By Andrea B. Siegel
In the summer of 1991, life was as good as it had ever been. I had previously weathered a miscarriage, two bouts with breast cancer and resulting mastectomies, a difficult stretch through graduate school and a major geographical move. Now I was happily married, healthy, with school behind me. With my second husband, Win, and our young daughter, Hannah, I felt Arizona was a new start. Win found a good job and we’d bought our first home.
At first, we were both ambivalent about another child, but Hannah longed for a sister and, as time passed, the thought of a baby became irresistible. Though I was over thirty-five and had had health problems in the past, we decided why not? The time felt right and there had been no sign of cancer for years. I’d had no trouble conceiving or giving birth to Hannah. After summer check-ups with the doctors, and with their cautious approval, we went ahead. In early September, the test stick in the home pregnancy kit turned bright, positive pink. Hannah’s sibling was on its way. I was nervous, but delighted.
Because of my age and medical history, I was considered high-risk and went to a group practice that specialized in such patients. I had more morning sickness than before, but that was okay—a small price to pay for a baby. As a routine precaution, the office used an ultrasound on all new patients. There was our baby, the size of an olive, perfectly formed, miniature hands waving. From that moment on, there was no question in my mind. This was my child—and I wanted this baby more than ever.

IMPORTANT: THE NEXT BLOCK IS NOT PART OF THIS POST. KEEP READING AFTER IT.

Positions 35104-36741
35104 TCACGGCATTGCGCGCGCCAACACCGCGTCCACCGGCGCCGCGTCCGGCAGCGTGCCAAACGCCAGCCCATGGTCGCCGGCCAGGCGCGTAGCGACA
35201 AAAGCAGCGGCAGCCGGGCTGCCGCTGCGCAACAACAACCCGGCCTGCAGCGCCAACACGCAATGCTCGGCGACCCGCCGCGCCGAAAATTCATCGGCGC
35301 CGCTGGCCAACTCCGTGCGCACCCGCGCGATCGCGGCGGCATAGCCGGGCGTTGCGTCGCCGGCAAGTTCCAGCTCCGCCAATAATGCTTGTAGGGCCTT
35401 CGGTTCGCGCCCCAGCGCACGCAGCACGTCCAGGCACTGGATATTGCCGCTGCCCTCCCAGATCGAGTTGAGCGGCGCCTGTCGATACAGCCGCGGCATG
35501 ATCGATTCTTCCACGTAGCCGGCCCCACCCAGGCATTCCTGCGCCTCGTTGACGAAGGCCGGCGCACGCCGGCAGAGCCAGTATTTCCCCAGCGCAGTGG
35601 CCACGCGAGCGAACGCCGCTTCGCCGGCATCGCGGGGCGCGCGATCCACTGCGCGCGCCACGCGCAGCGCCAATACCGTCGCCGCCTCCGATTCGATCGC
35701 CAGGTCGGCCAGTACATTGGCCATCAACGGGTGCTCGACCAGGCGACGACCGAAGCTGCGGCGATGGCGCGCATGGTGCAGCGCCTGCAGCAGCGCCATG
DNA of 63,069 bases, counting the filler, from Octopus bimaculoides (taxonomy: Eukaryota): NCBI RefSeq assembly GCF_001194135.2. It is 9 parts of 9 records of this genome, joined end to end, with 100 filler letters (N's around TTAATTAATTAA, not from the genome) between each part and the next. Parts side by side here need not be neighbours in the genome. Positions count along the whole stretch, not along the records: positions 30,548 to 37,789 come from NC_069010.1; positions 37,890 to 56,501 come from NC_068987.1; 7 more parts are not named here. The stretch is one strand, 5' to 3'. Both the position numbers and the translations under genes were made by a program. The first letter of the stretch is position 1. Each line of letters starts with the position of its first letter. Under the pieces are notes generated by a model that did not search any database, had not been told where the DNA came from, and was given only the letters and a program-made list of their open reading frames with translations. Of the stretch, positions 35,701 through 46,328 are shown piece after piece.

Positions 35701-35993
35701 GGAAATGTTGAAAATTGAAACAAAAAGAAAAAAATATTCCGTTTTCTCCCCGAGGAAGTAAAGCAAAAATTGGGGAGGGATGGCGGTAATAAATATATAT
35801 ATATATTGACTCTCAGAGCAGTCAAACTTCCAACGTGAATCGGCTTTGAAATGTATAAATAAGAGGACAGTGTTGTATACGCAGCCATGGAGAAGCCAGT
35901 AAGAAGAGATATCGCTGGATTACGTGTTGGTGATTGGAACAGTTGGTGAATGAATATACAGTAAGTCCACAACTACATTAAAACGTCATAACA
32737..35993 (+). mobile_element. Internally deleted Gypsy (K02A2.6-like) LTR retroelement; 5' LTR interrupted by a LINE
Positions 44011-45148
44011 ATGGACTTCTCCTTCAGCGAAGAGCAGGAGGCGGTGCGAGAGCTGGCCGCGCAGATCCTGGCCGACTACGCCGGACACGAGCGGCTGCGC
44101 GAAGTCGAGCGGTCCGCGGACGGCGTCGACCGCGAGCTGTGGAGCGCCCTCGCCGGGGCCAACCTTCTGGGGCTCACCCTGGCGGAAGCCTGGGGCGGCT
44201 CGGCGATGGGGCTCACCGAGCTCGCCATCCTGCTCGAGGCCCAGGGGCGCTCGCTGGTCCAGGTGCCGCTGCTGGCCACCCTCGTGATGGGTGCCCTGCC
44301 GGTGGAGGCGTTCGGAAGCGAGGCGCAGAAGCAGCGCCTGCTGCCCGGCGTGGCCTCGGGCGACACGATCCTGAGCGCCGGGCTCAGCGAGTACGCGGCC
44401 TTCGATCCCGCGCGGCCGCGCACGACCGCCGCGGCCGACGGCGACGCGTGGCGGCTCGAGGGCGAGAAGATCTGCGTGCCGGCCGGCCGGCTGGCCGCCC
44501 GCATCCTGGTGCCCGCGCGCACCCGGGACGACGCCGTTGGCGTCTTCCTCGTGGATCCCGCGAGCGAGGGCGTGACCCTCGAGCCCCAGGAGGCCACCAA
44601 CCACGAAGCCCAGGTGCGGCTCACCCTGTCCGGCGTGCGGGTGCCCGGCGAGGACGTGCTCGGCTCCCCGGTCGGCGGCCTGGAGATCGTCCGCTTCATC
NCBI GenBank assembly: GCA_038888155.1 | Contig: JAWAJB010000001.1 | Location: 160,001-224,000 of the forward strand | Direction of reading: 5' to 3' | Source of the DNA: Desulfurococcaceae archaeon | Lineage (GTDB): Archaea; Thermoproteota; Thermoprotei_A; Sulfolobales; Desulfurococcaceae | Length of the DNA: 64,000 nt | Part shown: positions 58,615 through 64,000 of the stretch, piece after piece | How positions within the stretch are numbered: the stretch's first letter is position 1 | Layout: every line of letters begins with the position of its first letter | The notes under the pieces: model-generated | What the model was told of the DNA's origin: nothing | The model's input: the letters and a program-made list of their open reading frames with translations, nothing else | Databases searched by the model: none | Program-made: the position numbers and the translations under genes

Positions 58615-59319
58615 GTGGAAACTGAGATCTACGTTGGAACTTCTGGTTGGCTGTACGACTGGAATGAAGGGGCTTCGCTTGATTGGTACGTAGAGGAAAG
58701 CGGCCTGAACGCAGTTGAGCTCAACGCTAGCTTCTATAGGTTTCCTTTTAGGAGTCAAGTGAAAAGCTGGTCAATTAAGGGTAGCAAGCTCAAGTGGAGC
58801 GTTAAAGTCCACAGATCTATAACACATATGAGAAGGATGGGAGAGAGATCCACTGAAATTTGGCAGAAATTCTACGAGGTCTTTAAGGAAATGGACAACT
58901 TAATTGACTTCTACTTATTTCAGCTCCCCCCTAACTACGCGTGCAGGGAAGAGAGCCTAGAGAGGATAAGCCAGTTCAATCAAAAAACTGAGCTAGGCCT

There was also, the doctor said, an insignificant cyst on my left ovary, probably where the egg follicle had burst. Very common, nothing to worry about—we’d keep an eye on it at subsequent appointments. We took our ultrasound snapshots home and showed them to Hannah who was delirious with joy. “Her” baby was finally a reality.
At my next visit in November, the cyst was still there and appeared to have grown. Again, the doctors reassured me it was undoubtedly harmless, but advised me to have it removed. Surgery would be quick, they said, maybe thirty minutes, fairly painless. I’d be back on my feet in no time. Win and I discussed it and decided to go ahead with the surgery as soon as possible. We opted for epidural anesthesia, instead of general, to minimize potential harm to the baby— besides, it was just a simple procedure.
I knew, during hazy periods of awareness throughout surgery, that something was terribly wrong. It was taking far too long and the mood in the operating room wasn’t right. When I came out of recovery, it was clear something bad had happened. And soon I heard it all—the cyst was a tumor, the cancer had spread. My ovaries, fallopian tubes, even my appendix had been removed because of malignancies. Many other areas had been cauterized for the same reason. It looked grim. One insensitive doctor rattled off my chances of survival: not promising. Other doctors presented the standard treatment: a complete immediate hysterectomy, followed by chemotherapy.
No one discussed the foremost thing on my mind: my baby. How had the baby done? Was the baby okay? How could we do a hysterectomy? My uterus was occupied! I kept thinking about the now plum-sized infant to whom I was already so attached.
Soon after surgery, amniocentesis results came in: we had a little girl, completely healthy. My survival was now more important than ever so I elected to go ahead with chemotherapy, though I asked my husband a hard question: what if I didn’t make it in the long run—did he still want this baby? Absolutely.